A notable amount of medieval literature is anonymous. Medieval authors often tended to re-tell and embellish stories they heard or read rather than invent new stories.Slide18

WritingsCatholic clerics were the intellectual center of society in the Middle Ages, and it is their literature that was produced in the greatest quantity.Slide19

Characteristics of Medieval LiteratureHeroism

from both Germanic and Christian traditions, sometimes mingledBeowulfSir Gawain and the Green KnightPresentations of idealized behavior

literature as moral lesson

loyalty to king


use of

kennings (especially in Beowulf)A figurative, usually compound expression used in place of a name or noun. Example, storm of swords is a kenning for battle.Slide20

Use of AllegoryAn allegory

is a figurative mode of representation conveying a meaning other than the literal.Much of medieval literature relied on allegory to convey the morals the author had in mind while writing--representations of abstract qualities, events, and institutions are thick in much of the literature of this time. Slide21
The Ideal of Courtly Love

This relationship was modeled on the feudal relationship between a knight and his liege lord.

The knight serves his courtly lady with the same obedience and loyalty which he owes to his liege lord. She is in complete control; he owes her obedience and submissionSlide22

The knight's love for the lady inspires him to do great deeds, in order to be worthy of her love or to win her favor. Slide23

“Courtly love" was not between husband and wife because it was an idealized sort of relationship that could not exist within the context of "real life" medieval marriages.

In the middle ages, marriages amongst the nobility were typically based on practical and dynastic concerns rather than on love.Slide24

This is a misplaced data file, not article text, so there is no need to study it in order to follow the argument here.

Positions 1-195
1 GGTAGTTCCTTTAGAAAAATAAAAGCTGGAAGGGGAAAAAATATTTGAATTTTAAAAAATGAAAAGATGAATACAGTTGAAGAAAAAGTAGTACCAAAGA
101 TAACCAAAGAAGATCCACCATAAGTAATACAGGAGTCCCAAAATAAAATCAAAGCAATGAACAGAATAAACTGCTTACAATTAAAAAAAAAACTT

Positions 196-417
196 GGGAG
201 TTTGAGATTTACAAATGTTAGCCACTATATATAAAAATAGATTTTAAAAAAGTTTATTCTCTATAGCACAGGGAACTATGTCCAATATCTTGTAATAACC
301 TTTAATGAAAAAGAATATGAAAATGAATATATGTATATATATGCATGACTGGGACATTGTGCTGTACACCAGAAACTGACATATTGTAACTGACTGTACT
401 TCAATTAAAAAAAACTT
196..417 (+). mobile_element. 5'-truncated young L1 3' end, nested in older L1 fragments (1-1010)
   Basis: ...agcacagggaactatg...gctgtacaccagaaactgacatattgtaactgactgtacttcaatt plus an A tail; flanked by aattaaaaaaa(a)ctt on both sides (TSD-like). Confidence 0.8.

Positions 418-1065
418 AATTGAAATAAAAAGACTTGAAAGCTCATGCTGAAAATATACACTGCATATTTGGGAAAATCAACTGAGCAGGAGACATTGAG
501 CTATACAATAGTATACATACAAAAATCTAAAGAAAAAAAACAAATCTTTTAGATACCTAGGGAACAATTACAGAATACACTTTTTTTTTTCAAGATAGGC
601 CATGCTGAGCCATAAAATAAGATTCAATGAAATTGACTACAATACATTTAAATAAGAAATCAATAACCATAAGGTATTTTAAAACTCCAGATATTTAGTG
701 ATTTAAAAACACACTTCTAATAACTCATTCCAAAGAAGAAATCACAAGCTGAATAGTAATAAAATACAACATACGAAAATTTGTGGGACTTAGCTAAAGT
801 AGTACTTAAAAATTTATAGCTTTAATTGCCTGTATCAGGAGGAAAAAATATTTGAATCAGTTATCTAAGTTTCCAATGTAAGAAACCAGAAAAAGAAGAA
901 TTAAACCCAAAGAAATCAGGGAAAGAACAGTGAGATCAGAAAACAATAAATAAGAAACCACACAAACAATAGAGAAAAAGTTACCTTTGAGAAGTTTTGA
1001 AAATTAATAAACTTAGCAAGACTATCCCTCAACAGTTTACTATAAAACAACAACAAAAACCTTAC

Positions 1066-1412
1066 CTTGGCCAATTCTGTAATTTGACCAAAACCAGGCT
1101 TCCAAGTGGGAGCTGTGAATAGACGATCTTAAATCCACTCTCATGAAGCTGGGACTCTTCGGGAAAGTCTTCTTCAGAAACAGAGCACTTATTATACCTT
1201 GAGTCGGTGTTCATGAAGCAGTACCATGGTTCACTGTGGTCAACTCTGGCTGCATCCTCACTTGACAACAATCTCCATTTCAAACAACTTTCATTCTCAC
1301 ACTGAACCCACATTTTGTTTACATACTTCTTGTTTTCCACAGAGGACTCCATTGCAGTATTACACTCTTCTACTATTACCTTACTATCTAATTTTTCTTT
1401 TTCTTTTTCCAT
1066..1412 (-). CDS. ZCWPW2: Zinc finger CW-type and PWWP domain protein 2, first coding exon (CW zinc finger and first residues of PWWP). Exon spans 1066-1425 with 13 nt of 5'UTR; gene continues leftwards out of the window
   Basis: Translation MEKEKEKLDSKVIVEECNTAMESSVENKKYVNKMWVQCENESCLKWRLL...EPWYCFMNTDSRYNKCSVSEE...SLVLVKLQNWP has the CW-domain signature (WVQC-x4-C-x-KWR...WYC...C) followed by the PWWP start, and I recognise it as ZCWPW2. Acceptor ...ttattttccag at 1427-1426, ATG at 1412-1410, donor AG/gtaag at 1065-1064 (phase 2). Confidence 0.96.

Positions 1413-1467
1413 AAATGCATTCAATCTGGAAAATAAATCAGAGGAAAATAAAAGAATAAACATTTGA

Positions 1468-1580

“Courtly love" provided a model of behavior for a class of unmarried young men who might otherwise have threatened social stability. Knights were typically younger brothers without land of their own (hence unable to support a wife).

They became members of the household of the feudal lords whom they served. Slide25

The lady is typically older, married, and of higher social status than the knight because she was modeled on the wife of the feudal lord, who might naturally become the focus of the young, unmarried knights' desire.Slide26

The literary model of courtly love may have been invented to provide young men with a model for appropriate behavior. It taught them to sublimate their desires and to channel their energy into socially useful behavior (love service rather than wandering around the countryside, stealing or raping women.Slide27

The "symptoms" of love were described as as if it were a sickness. The "lovesick" knight’s typical symptoms: sighing, turning pale, turning red, fever, inability to sleep, eat or drink.Slide28
The Quest

In addition to the theme of Courtly Love, the Quest was highly important:

the code of conduct observed by a knight errant who is wandering in search of deeds of chivalry. This knight is bound by a code of behavior - a set of conventional principles and expectationsSlide29

A quest is a hero’s journey towards a goal. The objects of quests require great exertion on the part of the hero, and the overcoming of many obstacles.

The hero's must obtain something, or someone, by the quest and with this object return home.Slide30
The Hero

Is often of divine descent endowed with great strength and ability" or "a man admired for his achievements and noble qualities" Slide31

Characteristics of Medieval LiteratureRomanceSir Gawain and the Green Knight

A narrative in prose or verse that tells of the adventures and heroic exploits of chivalric heroesexploits of knightsoften a supernatural element involvedChristian message

concern with salvation and the world to come

no interest in social change

until the late 14th century

Chaucer signals new thinking, up-ending social order

Shom More....